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Updated:  Aug 12, 2013
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Devolution

The right of an ecclesiastical superior to provide for a benefice, when the ordinary patron or collator has failed to do so, either through negligence or by the nomination of an improper candidate

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Errata* for Devolution:
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* Published by Encyclopedia Press, 1913.


Devolution (Lat. devolutio from devolvere), the right of an ecclesiastical superior to provide for a benefice, when the ordinary patron or collator has failed to do so, either through negligence or by the nomination of an improper candidate. There is no permanent loss of right in such a case, but only for the time being and for that particular instance. The right of devolution passes to the bishop of the diocese when the chapter or private individuals who have the right of patronage do not present a new and acceptable beneficiary within six months of the vacancy. When the bishop himself is negligent, the right devolves upon the metropolitan. Where, however, the right of appointing belongs to both the bishop and the chapter, if only one of the parties has been found wanting in the exercise of the right, the law declares that the power of nomination remains to the other. When there is a vacancy in an episcopal see, the metropolitan appoints a vicar capitular to rule the vacant diocese, if the cathedral chapter has failed to elect such an official within eight days. In case of negligence on the part of metropolitans or exempt bishops, the right devolves upon the pope of providing for the benefices not conferred within the legal time or when the election was uncanonical. Chapters having power to elect an archbishop, bishop, or abbot must do so within three months, or the appointment devolves upon the Roman pontiff. The same holds for the case where an election was not celebrated according to canonical prescriptions. Custom, however, allows a second election by the chapter when the first has been declared void. In countries where a concordat exists between the Holy See and the civil government, the right of devolution is often either to be held in abeyance or certain restrictions are placed upon it. In France no right of devolution was recognized by the State. In some ecclesiastical provinces of Germany and of Holland and Belgium, it is expressly stipulated that in the event of an uncanonical election of an archbishop or bishop, the chapters are to be allowed to proceed to another election. In case the right of presentation to archiepiscopal and episcopal sees has been conceded to the civil government, the latter does not lose the right by the nomination of an unacceptable candidate, nor does the election devolve upon the pope when a bishopric has not been filled within the canonical term of three months, unless such has been expressly stipulated in the concordat. When the pope, himself, does not exercise the right of devolution within the canonical term of months, the power of conferring the benefice returns to the ordinary patron. Canonists deduce this conclusion not from any explicit law, but from the common regulations governing the provisions for filling benefices and dignities. In practice this custom is observed by the Holy See. Historically, the law of devolution does not seem to be more ancient than the Third Council of the Lateran (1179) for benefices, and the Fourth Council of the Lateran (1215) for elective prelacies. The object of the law is both to provide through higher authority a remedy for the correction of abuses or negligences on the part of inferiors and also to punish them for the improper use of their powers.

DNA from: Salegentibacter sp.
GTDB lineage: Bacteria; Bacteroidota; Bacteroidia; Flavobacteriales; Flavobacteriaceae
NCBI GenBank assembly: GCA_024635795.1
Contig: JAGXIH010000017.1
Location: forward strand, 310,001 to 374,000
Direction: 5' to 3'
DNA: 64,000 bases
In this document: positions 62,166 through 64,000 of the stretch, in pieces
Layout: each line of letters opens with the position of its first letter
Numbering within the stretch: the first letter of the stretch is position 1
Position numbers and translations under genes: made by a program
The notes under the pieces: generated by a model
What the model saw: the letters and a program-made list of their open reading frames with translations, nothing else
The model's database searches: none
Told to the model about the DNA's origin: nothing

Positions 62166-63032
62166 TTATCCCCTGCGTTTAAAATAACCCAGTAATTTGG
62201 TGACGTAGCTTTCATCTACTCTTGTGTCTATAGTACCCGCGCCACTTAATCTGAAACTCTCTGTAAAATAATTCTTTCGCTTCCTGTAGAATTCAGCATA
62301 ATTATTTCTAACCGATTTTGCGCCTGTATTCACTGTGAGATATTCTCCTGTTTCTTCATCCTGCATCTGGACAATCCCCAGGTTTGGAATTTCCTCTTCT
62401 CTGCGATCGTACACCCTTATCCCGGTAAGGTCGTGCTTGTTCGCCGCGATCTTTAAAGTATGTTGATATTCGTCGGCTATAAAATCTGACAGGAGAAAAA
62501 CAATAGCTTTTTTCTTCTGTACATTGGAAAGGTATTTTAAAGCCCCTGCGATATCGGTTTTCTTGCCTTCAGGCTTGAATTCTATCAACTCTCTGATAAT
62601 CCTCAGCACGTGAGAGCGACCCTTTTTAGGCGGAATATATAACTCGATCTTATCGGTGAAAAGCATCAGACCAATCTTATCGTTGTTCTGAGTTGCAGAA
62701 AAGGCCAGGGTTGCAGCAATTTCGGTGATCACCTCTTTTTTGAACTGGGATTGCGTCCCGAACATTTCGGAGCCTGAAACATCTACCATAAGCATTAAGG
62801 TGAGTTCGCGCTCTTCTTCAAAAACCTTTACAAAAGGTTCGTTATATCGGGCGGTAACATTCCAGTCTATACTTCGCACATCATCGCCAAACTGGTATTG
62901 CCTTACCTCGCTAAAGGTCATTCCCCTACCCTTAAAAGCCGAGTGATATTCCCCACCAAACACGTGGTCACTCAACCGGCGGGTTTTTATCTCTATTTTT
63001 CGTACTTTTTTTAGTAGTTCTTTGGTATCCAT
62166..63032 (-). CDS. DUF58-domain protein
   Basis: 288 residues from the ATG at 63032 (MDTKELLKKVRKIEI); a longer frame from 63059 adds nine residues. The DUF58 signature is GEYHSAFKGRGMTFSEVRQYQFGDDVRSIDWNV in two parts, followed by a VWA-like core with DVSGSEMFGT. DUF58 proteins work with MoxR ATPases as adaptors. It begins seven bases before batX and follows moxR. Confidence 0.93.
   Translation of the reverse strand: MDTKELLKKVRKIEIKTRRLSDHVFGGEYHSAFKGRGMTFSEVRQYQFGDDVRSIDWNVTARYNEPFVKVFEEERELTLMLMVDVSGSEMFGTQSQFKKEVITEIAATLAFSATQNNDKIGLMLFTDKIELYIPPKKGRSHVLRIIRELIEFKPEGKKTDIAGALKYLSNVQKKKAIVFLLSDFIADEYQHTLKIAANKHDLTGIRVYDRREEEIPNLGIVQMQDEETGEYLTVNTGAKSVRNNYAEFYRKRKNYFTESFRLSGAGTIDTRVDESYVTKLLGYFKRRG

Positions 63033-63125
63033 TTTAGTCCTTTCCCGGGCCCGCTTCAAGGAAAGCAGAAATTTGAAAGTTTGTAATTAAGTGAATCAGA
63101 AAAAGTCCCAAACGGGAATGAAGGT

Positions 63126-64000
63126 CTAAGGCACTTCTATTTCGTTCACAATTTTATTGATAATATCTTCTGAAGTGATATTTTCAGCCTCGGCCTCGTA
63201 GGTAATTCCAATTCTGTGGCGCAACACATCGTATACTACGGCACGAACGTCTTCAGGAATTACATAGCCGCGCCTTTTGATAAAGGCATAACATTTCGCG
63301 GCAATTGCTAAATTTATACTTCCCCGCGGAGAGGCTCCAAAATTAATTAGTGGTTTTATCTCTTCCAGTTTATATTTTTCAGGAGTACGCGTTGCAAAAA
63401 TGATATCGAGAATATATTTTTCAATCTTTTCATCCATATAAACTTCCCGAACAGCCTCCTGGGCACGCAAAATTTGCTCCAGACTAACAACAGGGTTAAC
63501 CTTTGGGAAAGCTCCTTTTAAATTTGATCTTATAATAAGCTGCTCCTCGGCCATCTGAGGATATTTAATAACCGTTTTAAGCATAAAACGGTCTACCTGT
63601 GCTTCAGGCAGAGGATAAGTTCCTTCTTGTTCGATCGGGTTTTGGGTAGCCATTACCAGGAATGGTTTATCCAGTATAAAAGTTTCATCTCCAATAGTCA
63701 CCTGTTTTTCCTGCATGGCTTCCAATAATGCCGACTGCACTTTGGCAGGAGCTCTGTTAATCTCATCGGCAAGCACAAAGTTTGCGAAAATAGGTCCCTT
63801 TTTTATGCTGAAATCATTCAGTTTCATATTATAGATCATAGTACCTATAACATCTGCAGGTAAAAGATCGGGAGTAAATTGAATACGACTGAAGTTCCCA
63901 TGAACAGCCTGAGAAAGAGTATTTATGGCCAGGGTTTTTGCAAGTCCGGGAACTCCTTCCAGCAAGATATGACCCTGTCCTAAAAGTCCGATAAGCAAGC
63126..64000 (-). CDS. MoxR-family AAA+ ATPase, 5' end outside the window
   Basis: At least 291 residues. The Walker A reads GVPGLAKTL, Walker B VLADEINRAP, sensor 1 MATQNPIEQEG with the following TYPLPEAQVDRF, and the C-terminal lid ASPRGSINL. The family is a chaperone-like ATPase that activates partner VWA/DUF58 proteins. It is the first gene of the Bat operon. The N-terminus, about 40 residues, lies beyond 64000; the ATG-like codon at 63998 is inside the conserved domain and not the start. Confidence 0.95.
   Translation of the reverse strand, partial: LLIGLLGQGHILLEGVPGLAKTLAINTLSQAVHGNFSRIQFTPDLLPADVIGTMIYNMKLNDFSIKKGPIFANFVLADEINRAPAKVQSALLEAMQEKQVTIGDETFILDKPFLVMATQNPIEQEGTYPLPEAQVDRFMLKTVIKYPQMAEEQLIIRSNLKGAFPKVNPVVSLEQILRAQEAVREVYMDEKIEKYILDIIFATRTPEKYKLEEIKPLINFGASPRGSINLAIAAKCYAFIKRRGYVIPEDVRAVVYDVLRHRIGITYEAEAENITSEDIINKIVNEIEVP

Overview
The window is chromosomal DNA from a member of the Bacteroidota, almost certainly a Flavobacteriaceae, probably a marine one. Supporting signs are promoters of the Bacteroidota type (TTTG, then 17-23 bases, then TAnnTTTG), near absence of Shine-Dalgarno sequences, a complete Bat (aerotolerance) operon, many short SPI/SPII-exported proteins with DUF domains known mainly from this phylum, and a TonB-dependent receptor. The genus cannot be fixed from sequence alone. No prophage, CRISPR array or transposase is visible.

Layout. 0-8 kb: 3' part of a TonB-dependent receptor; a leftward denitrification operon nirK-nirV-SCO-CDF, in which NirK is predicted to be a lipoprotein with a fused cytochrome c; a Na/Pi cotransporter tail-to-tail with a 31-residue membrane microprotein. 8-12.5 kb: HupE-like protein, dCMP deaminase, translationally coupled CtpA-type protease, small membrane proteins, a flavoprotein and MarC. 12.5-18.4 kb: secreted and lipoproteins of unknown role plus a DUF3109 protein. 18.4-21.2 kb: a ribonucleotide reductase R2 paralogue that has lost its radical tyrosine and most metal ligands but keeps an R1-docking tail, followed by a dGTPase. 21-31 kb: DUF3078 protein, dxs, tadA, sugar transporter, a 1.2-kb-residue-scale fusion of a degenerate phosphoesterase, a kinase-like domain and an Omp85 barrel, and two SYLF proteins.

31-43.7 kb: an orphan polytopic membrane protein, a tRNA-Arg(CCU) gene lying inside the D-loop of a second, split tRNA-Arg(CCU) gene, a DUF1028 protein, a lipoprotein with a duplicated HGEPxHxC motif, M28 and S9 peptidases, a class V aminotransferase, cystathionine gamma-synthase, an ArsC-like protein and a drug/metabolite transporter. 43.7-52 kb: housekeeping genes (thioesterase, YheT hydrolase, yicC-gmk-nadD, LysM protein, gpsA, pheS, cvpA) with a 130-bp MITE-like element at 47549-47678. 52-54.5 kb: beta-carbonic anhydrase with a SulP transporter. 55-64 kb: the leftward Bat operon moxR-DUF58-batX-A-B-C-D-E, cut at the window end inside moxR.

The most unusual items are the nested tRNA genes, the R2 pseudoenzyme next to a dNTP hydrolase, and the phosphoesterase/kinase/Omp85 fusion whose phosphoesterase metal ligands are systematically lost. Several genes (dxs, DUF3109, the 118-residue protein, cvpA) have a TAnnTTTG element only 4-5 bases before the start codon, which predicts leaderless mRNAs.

WILLIAM H. W. FANNING.


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"Over their food and over their drink they render God thanks."
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